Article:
Seventeen declarations about the internet….

I have been reading a manifesto written by group of German journalists. It consists of seventeen declarations about the internet. Now in reflection of what they have stated, I ask myself – did they manage to hit the nail on the head?

I thought in many ways yes. This was quite interesting to read and it got me thinking about the implications the internet will have on journalism.

However, every point that the declarations make is positive. Embracing the inevitable change is good but is this realistic? Some negative consequences should be considered. One declaration boldly claims that the internet will improve journalism – but nothing is clear yet in regards to the future of journalism so can such a claim be made?

Yes it’s very likely that the internet will improve journalism in many ways. However, the internet may also have some detrimental effects on the quality of print and online articles. Some journalists have admitted to increased pressure to promote products through their work. For example, print journalists have had to lower their standards in order to win over precious advertisers and this is also happening online – in a bid to survive in such a competitive industry.

Another issue that might affect the quality of journalism: journalist’s workload may increase considerably. If news websites do not generate enough money, that will mean goodbye! to many journalists, and in turn a huge workload for those who survive. This could lead to a lower quality of work – especially if the journalist is also expected to produce a fully edited video, keep their web article up to date and put in a new blog entry at the same time.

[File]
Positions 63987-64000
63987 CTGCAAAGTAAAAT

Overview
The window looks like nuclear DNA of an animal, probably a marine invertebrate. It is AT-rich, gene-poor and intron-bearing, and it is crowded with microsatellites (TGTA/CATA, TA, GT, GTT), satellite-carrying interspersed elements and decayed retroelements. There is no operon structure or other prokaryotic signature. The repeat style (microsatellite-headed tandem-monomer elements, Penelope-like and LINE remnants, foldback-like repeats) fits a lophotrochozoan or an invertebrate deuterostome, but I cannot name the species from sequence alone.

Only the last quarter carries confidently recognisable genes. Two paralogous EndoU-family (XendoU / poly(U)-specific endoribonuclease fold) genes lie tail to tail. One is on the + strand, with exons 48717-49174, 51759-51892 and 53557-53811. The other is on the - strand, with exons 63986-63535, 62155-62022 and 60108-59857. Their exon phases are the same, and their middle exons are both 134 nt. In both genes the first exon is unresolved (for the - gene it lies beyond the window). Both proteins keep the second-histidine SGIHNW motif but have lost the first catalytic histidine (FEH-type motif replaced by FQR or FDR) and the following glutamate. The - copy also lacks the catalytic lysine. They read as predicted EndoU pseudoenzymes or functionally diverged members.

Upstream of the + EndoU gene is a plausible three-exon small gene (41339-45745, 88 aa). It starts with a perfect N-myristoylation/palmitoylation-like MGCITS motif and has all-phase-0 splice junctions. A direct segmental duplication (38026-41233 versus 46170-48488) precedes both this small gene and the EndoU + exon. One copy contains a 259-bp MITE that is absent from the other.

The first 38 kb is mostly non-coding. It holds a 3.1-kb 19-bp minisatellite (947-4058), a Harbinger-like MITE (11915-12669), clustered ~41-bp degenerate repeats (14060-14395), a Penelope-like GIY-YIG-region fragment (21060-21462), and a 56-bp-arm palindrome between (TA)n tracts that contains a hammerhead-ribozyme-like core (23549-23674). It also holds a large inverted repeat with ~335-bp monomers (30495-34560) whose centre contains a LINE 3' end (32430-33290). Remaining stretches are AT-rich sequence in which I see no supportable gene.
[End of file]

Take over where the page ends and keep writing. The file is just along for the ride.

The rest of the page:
But, all in all I agree with the statements that the new internet driven world will bring positive things. More information will mean more freedom as it gives people a chance to seek out alternative viewpoints, not just their country’s biased opinion.  Many of these inevitable changes will enrich our knowledge and understanding of events  – history cannot be buried anymore. We can retrieve old news and contribute to live feeds – this was difficult if not impossible during the old print empire.

So, not to be a spoilsport but we must accept the negative, not just the positive. The declarations themselves state that we need to accept certain realities such as social networking and the need for new skills. We must accept the possible negative outcomes so we can try and prevent them from happening. We need to in order to protect the quality of journalism.


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